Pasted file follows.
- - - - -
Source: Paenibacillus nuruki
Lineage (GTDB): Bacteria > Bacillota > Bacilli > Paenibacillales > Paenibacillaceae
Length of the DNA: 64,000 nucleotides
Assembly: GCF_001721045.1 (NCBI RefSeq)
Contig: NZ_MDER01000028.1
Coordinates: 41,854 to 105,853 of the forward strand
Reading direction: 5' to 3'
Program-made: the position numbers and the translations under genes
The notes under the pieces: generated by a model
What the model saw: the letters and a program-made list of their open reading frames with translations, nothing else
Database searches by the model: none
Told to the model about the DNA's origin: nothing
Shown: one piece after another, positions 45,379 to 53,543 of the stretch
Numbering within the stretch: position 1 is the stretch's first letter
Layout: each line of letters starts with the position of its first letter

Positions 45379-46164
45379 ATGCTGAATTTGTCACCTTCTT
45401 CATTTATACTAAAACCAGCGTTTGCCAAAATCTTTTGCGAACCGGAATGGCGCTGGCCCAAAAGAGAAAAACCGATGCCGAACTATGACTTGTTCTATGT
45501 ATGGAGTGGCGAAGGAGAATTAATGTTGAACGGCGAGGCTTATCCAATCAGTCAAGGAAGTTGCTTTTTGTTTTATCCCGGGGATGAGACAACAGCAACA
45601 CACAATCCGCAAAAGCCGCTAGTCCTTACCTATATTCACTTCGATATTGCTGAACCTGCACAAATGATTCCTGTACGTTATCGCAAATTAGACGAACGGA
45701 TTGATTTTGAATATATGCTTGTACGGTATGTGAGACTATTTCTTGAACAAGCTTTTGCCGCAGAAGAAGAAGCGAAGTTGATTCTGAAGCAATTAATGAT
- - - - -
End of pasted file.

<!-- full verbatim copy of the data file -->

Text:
Source: Paenibacillus nuruki
Lineage (GTDB): Bacteria > Bacillota > Bacilli > Paenibacillales > Paenibacillaceae
Length of the DNA: 64,000 nucleotides
Assembly: GCF_001721045.1 (NCBI RefSeq)
Contig: NZ_MDER01000028.1
Coordinates: 41,854 to 105,853 of the forward strand
Reading direction: 5' to 3'
Program-made: the position numbers and the translations under genes
The notes under the pieces: generated by a model
What the model saw: the letters and a program-made list of their open reading frames with translations, nothing else
Database searches by the model: none
Told to the model about the DNA's origin: nothing
Shown: one piece after another, positions 45,379 to 53,543 of the stretch
Numbering within the stretch: position 1 is the stretch's first letter
Layout: each line of letters starts with the position of its first letter

Positions 45379-46164
45379 ATGCTGAATTTGTCACCTTCTT
45401 CATTTATACTAAAACCAGCGTTTGCCAAAATCTTTTGCGAACCGGAATGGCGCTGGCCCAAAAGAGAAAAACCGATGCCGAACTATGACTTGTTCTATGT
45501 ATGGAGTGGCGAAGGAGAATTAATGTTGAACGGCGAGGCTTATCCAATCAGTCAAGGAAGTTGCTTTTTGTTTTATCCCGGGGATGAGACAACAGCAACA
45601 CACAATCCGCAAAAGCCGCTAGTCCTTACCTATATTCACTTCGATATTGCTGAACCTGCACAAATGATTCCTGTACGTTATCGCAAATTAGACGAACGGA
45701 TTGATTTTGAATATATGCTTGTACGGTATGTGAGACTATTTCTTGAACAAGCTTTTGCCGCAGAAGAAGAAGCGAAGTTGATTCTGAAGCAATTAATGAT